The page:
My first day saltwater fly fishing dawned with promise. Efren, my Captain for the day, pointed our bow east into the rising sun. Small pink and blue cloud puffs and a slight choppiness on the water were the only reminders of the storms that had preceded our arrival. As we gained speed, the salty air rippled through my hair and a familiar calm filled my heart. One of the joys of fishing is often simply being on the water in a beautiful place.
We pulled up near a small plastic buoy. Dorado, I learned, love anything floating, (because small fish gather there) and we quickly spotted several shining through the clear water. As luck would have it, after a few awkward casts, I felt my reel sing as I hooked my first Dorado and saw his green and gold, shimmering body leap from the water.
I didn’t land him - he threw the fly. Then a sudden sour taste in my mouth signaled that I was about to throw something else! I rapidly traded places with my fly fishing companion for the day and lurched back to the stern and leaned over, hoping no one would notice. Of course they did, with concern, but I focused on casting to cover my embarrassment.
The sun was climbing in the sky, the breeze was balmy and I was determined to land some fish! At our next stop Captain Efren tossed out a few Sardinas, which are Flatiron Herring and should not be confused with Sardines. I cast my fly several more times, managing to hook my boat bag more than once. Before long my line vibrated again as a Dorado struck the fly. I quickly reeled in a female, called a hen, and this time landed the fish. No gaffs were used, which made landing more challenging.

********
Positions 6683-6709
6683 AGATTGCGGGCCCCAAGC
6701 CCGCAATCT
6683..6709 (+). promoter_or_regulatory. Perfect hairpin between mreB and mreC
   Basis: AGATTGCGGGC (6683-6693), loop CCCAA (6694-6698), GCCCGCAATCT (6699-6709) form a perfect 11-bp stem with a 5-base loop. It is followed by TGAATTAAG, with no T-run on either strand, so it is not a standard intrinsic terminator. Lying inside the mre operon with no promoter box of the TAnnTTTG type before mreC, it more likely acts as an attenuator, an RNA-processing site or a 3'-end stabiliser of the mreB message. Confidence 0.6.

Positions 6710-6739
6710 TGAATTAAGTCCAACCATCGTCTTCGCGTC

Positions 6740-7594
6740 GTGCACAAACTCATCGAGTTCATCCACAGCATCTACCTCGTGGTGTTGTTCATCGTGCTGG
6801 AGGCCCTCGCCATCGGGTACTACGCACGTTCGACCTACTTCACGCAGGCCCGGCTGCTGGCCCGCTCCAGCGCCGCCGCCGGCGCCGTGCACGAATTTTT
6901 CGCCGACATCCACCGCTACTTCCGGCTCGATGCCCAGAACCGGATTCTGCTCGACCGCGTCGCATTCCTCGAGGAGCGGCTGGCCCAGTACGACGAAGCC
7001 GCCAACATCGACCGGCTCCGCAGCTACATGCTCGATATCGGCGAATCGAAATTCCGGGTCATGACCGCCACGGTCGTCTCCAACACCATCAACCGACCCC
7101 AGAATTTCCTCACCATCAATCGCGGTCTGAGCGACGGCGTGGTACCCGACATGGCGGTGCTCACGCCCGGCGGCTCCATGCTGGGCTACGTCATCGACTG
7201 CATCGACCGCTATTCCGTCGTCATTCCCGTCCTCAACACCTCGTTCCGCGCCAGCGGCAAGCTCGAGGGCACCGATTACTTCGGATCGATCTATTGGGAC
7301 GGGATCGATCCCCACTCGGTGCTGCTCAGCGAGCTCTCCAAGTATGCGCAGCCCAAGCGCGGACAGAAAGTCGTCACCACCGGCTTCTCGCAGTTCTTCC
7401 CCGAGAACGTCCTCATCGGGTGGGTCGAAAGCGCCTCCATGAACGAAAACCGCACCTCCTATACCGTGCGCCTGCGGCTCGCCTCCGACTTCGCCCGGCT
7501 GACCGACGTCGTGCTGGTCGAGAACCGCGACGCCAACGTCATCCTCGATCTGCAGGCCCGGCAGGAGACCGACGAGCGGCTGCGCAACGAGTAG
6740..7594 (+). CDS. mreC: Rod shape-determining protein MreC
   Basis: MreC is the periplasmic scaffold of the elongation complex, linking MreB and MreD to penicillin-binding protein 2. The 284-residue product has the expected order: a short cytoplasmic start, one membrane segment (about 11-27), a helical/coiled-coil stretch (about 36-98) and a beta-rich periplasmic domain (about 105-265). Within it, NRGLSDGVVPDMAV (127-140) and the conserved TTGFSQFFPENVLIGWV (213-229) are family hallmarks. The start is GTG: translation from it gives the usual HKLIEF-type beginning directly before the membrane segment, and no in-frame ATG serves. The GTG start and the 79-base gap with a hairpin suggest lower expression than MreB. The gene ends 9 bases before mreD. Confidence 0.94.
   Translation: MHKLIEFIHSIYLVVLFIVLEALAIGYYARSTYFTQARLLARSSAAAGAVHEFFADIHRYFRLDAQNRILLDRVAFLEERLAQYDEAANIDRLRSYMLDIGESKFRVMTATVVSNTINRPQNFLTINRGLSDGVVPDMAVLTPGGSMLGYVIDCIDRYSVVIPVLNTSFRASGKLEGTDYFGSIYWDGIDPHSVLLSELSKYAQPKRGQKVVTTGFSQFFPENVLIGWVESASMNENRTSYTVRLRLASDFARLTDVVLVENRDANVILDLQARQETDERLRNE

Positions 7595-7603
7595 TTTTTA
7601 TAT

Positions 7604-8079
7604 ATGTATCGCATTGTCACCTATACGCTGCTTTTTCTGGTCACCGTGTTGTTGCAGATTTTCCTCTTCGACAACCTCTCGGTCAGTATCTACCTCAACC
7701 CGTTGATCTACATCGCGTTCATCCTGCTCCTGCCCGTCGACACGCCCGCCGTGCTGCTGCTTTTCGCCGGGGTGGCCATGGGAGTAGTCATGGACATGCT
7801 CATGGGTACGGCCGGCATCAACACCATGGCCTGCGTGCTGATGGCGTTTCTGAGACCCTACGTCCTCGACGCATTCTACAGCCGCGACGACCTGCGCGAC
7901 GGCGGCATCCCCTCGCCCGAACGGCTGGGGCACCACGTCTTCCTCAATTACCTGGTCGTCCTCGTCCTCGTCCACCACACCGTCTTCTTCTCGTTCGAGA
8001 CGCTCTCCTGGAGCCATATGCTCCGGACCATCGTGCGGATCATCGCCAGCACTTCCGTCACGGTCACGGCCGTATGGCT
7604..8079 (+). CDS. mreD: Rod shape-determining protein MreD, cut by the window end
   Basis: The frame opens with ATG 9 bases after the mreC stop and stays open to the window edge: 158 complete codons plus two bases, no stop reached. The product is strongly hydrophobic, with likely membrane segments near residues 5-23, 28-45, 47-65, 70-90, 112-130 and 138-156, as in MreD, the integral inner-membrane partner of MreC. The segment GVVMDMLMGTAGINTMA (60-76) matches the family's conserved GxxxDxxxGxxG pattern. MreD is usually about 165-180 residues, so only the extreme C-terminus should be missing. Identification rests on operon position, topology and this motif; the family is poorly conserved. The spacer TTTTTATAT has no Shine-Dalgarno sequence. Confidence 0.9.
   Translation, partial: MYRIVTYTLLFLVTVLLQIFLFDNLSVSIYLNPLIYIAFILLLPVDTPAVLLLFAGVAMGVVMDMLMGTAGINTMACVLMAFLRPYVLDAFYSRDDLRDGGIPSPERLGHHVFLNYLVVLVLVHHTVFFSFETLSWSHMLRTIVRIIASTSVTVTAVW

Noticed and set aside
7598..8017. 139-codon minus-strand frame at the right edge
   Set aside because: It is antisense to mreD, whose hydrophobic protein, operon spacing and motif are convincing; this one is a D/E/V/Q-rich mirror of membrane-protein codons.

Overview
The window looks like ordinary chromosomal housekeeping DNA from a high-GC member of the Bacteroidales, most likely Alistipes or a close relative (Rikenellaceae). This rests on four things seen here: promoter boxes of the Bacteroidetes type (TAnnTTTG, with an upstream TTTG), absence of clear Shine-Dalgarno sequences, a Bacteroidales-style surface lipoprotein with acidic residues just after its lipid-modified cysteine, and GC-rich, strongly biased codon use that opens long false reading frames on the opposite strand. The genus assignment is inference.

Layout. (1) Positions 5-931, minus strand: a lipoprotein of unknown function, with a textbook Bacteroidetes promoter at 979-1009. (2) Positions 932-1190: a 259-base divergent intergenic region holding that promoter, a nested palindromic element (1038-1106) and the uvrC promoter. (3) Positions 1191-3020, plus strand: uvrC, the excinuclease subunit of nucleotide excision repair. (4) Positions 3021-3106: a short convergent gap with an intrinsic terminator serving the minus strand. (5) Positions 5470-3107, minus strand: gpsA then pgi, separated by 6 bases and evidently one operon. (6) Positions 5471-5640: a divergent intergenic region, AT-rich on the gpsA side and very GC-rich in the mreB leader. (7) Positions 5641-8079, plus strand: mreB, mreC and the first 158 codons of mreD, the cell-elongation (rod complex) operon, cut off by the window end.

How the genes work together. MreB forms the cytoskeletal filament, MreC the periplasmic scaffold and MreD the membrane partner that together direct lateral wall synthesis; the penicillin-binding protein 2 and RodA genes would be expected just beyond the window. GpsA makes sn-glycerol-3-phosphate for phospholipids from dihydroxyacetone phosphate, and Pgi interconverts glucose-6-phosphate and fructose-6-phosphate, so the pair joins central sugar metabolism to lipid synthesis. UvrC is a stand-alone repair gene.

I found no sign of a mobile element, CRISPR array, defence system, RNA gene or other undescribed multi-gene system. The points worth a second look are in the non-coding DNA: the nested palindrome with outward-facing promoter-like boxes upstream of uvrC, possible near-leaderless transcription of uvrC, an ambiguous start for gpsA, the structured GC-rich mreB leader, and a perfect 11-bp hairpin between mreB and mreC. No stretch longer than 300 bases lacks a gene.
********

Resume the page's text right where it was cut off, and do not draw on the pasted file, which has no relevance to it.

I released her with a big kiss, feeling wonderful.
Unfortunately my stomach wasn’t. I tried everything, even Gatorade, (like drinking antifreeze). The liquids soon made me desperate to pee, so I reluctantly asked the men if they would mind if I jumped in the water. I was hot and sweaty by then, so the emerald waters felt wonderfully refreshing. Getting back on the boat was another matter. Captain Efren tugged with one arm and my fishing companion with the other. I quickly realized that I needed to get one leg over the side before they pulled so I wouldn’t break their backs, and they finally hauled me in like a human flounder.
The fishing got better, but my stomach got worse. It was tied up like the Bimini knots used to rig my fly rod. Finally I could take no more and I accepted my companions’ offer to drop me off near the hotel beach. I then dragged my soggy, discouraged self across the white sand and collapsed on my bed. Saltwater fly fishing was beginning to feel like diving in the deep end, knowing only how to doggie paddle.
The mood at dinner that evening was buoyant. All seven men, including my husband Tom, had caught and released an amazing variety of fish; dozens of Dorado, Jack Crevalle, a few Rainbow Runners (fresh sushi!), a couple of Roosterfish, Needlefish, Pargo and more. I felt depressed that my own relative success was overshadowed by my seasickness. Then a tall sweet guy named John offered to share his Bonine and a doctor from our group had a patch for me. Someone else suggested that if I minimized liquids until after 10 am, I might avoid needing a bathroom break while fishing. Although mortified, I accepted the men’s gifts and encouragement with gratitude.